“It is undisputed that S.B. 1070 is a facially neutral law.” That’s federal judge Susan Bolton justifying her September 4 decision to uphold the “show me your papers” provision of Arizona’s immigration law.
Clearly, Bolton’s courtroom is a parallel universe where lies are true and a law created to remove brown people from the U.S. will not disproportionately impact brown people.
Since 2010, immigrant rights groups have successfully fought to slash racist sections of SB 1070. Four provisions lay dead on the courtroom floor. But yet to be slain was the most destructive and controversial of all – section 2B, which requires law enforcement to check the immigration status of anyone they stop if they suspect the person is undocumented.
Last week, Bolton ruled that plaintiffs failed to “demonstrate that state law enforcement officials will enforce the law differently for Latinos.”
Really? Shall we try to demonstrate it?
1. SB 1070 allows officers to question the immigration status of anyone stopped if the officer has a “reasonable suspicion” the person is undocumented. According to a 2010 Maricopa County Sheriff’s Office training video, “reasonable suspicion” can be justified if the person speaks broken English, has “an appearance unusual to the locale,” has the appearance of “being in transit,” looks nervous and doesn’t make eye contact, is driving in a crowded vehicle on a known “smuggling route,” or dresses/looks like an “illegal alien.” Facially neutral?
3. Hispanics are stopped an average of 17 percent of the time on northern Arizona roads, though they commit traffic violations only 8 percent of the time, according to two separate studies.
4. Hispanics and blacks are 2.5 times more likely to be searched during a traffic stop, according to a study from the ACLU. Even when no search is conducted, Hispanics are stopped and questioned for longer periods of time than whites.
5. In metro Phoenix, Maricopa County sheriff’s officers conducted patrols of areas where Latinos congregate. They watched Latinos get into trucks, and they followed the vehicles until the driver committed some infraction. This could be as minor as having a pebble-sized chip on a windshield. Officers then inspected the documents of the occupants – even passengers who had not noticeably committed a crime – and detained those they suspected were undocumented immigrants. They typically did not give a citation to the white driver. Facially neutral?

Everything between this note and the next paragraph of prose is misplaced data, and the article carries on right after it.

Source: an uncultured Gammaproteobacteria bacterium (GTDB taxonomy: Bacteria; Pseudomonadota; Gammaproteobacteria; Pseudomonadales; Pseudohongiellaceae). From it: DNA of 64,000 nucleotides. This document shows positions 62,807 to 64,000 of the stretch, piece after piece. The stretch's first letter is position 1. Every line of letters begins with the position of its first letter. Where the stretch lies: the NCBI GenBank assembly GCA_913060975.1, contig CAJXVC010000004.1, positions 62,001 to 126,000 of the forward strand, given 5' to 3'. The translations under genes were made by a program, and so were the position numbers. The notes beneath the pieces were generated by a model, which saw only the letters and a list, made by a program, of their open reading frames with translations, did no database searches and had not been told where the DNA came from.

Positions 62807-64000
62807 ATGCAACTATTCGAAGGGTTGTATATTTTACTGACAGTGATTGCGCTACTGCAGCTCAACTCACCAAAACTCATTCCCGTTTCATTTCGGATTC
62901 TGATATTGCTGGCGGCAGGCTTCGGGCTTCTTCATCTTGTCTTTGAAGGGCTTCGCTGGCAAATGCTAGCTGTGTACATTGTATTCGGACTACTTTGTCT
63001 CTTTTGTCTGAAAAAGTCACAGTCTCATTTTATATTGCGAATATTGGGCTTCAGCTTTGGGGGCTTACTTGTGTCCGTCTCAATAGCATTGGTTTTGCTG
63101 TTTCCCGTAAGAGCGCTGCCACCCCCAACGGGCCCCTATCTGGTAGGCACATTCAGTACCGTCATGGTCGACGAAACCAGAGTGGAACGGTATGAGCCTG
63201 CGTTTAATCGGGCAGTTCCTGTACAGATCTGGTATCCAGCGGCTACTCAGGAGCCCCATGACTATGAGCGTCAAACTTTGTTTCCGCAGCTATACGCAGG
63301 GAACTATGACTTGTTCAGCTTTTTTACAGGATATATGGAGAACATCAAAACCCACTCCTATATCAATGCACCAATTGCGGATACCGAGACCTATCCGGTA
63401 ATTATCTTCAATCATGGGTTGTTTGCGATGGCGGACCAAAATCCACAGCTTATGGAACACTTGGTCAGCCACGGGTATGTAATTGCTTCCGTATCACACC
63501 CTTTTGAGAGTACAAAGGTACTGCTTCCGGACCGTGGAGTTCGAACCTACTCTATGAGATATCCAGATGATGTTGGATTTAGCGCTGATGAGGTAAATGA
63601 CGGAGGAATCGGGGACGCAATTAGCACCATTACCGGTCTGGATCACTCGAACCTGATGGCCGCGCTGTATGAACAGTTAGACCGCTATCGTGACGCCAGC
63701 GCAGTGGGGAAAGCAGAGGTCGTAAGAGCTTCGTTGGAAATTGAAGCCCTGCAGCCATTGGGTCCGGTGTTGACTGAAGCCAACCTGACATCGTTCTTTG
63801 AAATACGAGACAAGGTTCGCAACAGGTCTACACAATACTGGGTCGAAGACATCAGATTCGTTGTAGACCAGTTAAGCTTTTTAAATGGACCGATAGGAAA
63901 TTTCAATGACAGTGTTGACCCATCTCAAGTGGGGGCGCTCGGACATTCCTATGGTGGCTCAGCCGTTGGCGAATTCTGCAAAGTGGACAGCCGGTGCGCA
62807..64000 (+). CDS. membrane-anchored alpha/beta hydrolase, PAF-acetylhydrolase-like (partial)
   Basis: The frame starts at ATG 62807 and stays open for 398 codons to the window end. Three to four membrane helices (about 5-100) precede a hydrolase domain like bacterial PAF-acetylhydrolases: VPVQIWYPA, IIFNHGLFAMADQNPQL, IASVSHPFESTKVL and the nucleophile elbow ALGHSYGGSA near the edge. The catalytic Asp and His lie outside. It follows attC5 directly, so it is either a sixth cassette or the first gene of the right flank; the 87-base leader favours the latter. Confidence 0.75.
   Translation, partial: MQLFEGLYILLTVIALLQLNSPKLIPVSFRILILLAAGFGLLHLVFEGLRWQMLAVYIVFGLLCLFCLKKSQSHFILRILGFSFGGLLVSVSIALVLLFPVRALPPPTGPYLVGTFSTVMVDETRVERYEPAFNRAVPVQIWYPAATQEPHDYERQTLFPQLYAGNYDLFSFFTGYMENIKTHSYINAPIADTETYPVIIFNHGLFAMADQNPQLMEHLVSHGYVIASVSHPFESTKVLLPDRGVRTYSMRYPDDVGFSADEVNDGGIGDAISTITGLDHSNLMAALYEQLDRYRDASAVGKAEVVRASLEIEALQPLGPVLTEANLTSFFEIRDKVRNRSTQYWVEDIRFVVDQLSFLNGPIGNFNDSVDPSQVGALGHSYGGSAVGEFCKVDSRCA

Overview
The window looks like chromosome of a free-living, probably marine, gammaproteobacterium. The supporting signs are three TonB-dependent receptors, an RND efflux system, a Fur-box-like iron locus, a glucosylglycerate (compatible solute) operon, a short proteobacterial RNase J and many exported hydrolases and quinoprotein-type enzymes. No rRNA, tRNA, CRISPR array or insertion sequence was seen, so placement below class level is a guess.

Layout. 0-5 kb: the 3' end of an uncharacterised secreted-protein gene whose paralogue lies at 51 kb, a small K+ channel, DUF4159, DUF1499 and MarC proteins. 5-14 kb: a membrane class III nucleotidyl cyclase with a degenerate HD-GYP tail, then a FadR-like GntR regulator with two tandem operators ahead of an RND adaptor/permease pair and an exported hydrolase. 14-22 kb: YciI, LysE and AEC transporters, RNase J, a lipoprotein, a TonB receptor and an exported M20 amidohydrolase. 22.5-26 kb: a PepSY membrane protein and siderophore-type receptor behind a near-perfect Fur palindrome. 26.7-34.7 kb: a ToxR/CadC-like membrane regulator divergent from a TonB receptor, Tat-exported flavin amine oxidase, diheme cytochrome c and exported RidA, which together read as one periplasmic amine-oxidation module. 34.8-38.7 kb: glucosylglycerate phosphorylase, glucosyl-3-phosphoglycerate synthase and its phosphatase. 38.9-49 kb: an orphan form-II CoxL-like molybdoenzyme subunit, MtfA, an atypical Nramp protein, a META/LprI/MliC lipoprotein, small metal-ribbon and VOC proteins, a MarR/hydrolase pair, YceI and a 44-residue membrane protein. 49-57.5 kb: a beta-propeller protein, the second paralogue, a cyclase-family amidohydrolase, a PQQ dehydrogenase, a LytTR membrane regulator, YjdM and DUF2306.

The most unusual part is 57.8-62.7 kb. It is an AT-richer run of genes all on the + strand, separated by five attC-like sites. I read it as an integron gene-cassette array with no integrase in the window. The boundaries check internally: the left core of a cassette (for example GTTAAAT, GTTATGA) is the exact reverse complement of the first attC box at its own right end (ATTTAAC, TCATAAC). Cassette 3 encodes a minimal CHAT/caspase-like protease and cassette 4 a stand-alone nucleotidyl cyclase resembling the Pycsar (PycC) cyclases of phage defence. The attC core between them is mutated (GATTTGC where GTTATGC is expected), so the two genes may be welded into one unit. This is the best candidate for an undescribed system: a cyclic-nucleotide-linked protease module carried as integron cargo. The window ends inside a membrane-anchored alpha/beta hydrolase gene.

Immigrant rights activists aren’t backing down and will continue to fight to obliterate the law that legalizes racial profiling. Check out our timeline of SB 1070’s checkered past below, and watch this space.
SB 1070: A Timeline
April 23, 2010: Governor Jan Brewer signs SB 1070 into law.
July 6, 2010: The U.S. Department of Justice files a lawsuit against Arizona seeking a permanent injunction against SB 1070 on the grounds that the federal government is in charge of immigration enforcement, not individual states.
July 28, 2010: U.S. District Court Judge Susan Bolton issues a temporary injunction against four provisions in SB 1070, the day before they were supposed to go into effect:
Section 2B, which requires officers to determine the immigration status of anyone they legally stop whom they suspect is an undocumented immigrant.
Section 3, which makes it a state misdemeanor crime for immigrants to be in Arizona without carrying their registration documents with them at all times. It was already a federal misdemeanor.
Section 5, which makes it illegal for an undocumented immigrant to apply for or perform work in Arizona.
Section 6, which allows officers to make an arrest without a warrant if the officer believes a person has committed a deportable crime.
August 2010 – April 2011: Brewer appeals. Lawsuits and countersuits are filed. The Ninth Circuit Court upholds Bolton’s injunction.
2011: Five copycat SB 1070 laws are passed, in Alabama, Utah, Georgia, South Carolina and Indiana.
August 10, 2011: Arizona files an appeal with the Supreme Court, saying the federal administration was not doing enough to enforce immigration laws, and SB 1070 was necessary to complement federal enforcement efforts. This is despite the fact that, at the time, the Obama administration had deported 1.2 million people.
June 25, 2012: The Supreme Court strikes down Sections 3, 5, and 6 of SB 1070 but unanimously upholds Section 2B, the most controversial provision.
July 17, 2012: Several immigrant rights groups and individuals file Valle del Sol v. Whiting to block Section 2B. The evidence includes emails from SB 1070 architect Russell Pearce that include statements as factually dubious as they are grammatically appalling: “Simply enforce our laws and you will see less crime, lower taxes, smaller class sizes, shorter lines in our emergency rooms and reduce deaths, murders, maimings, drugs, home invasions, car jackings, kidnappings, jobs taken from Americans, reduced wages, an ultimately save the taxpayer billions of dollars. We cannot afford to “NOT” enforce our laws. Attrition by Enforcement.”
The same email from Pearce includes the following rant: “NO JOBS!! NO FREE STUFF!! NO SANCTUARY POLICIES!! NO MORE IGNORING THE DAMAGE, THE COST, THE CRIME, THE DEATHS, THE JOBS TAKEN, THE WAGES LOWERED, THE HEALTHCARE CRISIS, THE EDUCATIONAL IMPACT OF OVER 20% OF K – 12 ARE NON-ENGLISH SPEAKERS…”
September 4, 2015: Federal Judge Susan Bolton upholds Section 2B.